banner
toolbar
Career Advancement for Professionals
November 10, 1999

Citigroup Head Concedes Laundering Controls Were Poor


Related Articles
  • Hearings Offer View Into Private Banking (Nov. 8, 1999)
  • Under Scrutiny: Citibank's Handling of High-Profile Foreigners' Accounts (July 27, 1999)
    By JEFF GERTH

    WASHINGTON -- The co-chairman of Citigroup testified before a Senate subcommittee Tuesday that his bank had been slow to correct years of weak controls over wealthy private accounts, and he lent support to a proposal that would prohibit American banks from accepting corrupt deposits from abroad.

    But the official, John S. Reed, who is also a co-chief executive of Citigroup, the parent of Citibank, said the bank had made wholesale changes in its policies and culture since 1997, to learn more about its wealthiest customers and to prevent them from laundering money through the bank.

    "There is a not pattern of us being a dirty bank," he told the Senate Permanent Subcommittee on Investigations, which opened hearings on the vulnerability of private banking to laundering.

    The subcommittee, after having obtained Citibank records, showed how hundreds of millions of dollars in questionable deposits had moved through secret Citibank accounts held by foreign leaders and their families.

    The panel's ranking Democrat, Senator Carl Levin of Michigan, who initiated the inquiry, said Citibank's inability to police itself required legislative action. "There were a lot of self-adopted rules at the bank that were ignored," Levin said.

    Reed seemed to agree with one of his proposals, to stop American banks from accepting the proceeds of corrupt acts abroad like looting a country's treasury.

    Presently, American laundering laws bar financial institutions from handling the proceeds from a narrow group of crimes like drug trafficking, kidnapping and bank fraud, but not corruption.

    In questioning Reed, Levin asked: "Do you think we should treat bribes and looting government treasuries the same way we treat drug money?"

    Reed said, "I sure would."

    The recent disclosures about the extensive flow of money out of Russia through the Bank of New York have spurred some in Congress to broaden the definition of laundering to include corruptly obtained money.

    The Clinton administration has proposed legislation that would expand the definition of laundering to include the taking of corrupt money from foreign customers. Deputy Treasury Secretary Stuart E. Eizenstat said today that the proposals would give the United States the ability to prosecute foreign officials who tried to deposit illicit money here.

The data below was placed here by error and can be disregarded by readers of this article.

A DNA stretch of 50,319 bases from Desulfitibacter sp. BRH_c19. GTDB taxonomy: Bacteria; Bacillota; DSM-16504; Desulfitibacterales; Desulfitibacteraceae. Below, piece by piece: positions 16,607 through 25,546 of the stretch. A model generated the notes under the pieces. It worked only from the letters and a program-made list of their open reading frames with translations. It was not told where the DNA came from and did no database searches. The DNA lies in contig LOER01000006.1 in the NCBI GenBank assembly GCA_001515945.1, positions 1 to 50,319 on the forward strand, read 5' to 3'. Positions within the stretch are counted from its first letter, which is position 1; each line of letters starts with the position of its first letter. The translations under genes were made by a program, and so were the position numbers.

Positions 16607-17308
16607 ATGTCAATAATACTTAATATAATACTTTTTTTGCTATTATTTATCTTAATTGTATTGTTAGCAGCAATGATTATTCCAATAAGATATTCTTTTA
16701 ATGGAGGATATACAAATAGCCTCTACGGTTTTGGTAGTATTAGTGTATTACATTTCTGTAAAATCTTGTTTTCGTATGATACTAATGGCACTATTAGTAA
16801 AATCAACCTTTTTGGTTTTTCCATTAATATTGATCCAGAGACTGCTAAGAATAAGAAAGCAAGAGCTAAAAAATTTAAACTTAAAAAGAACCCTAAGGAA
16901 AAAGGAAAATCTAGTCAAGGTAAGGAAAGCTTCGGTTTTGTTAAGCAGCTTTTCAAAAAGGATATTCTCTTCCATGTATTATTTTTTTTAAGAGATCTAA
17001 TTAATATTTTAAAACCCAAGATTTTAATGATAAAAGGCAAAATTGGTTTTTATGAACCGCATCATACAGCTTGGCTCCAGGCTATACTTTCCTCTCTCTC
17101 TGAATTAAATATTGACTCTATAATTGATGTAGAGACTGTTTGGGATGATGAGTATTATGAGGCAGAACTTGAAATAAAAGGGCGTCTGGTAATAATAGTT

Senator Susan Collins, the Maine Republican who is chairwoman of the subcommittee, read from critical internal Citibank audits from 1995 to 1997. She said a "systematic pattern of deficiencies" made the bank vulnerable to laundering.

    Reed acknowledged that "there was not an acceptable level of standards in place" for a "three- or four-year period of time."

    "Obviously," he added, "I wish we had been more aggressive" and taken corrective action "a year earlier."

    In private banking, wealthy and powerful customers receive special discretion and care. Private banks within banks manage more than $15 trillion in assets, the committee staff found. Citibank Private Bank has 40,000 customers, with 350 of them officials or their families.

    Levin said that what disturbed him was a "rogues' gallery" of Citibank Private Bank clients. He said they included Raúl Salinas de Gortari, a brother of the former president of Mexico who is in prison for masterminding a murder; Asif Ali Zardari, husband of a former prime minister of Pakistan who is in jail for corruption; President Omar Bongo of Gabon, subject of a French corruption inquiry; the sons of a former military leader of Nigeria, Gen. Sani Abacha, one of whom has been charged with murder; Jaime Lusinchi, a former president of Venezuela, and two daughters of former President Suharto of Indonesia.

    The Salinas case, in which Citibank moved $80 million to $100 million around through secret accounts, is what galvanized much of the initial interest in Citibank Private Bank. The hearing included the first public testimony by Amy Elliott, the vice president who handled the account.

    She acknowledged failing to complete a business profile of Salinas, as bank policy required, until after his arrest in 1995. The senators asked about talks that she and other executives had the day after the arrest. In those conversations she spoke about having to talk to "God," but she told the senators that she was not referring to a specific person.



  • areer Advancement for Professionals

    Home | Site Index | Site Search | Forums | Archives | Marketplace

    Quick News | Page One Plus | International | National/N.Y. | Business | Technology | Science | Sports | Weather | Editorial | Op-Ed | Arts | Automobiles | Books | Diversions | Job Market | Real Estate | Travel

    Help/Feedback | Classifieds | Services | New York Today

    Copyright 1999 The New York Times Company

    Natural Health
    FREE Health Planner
    Stress Management
    Browse health conditions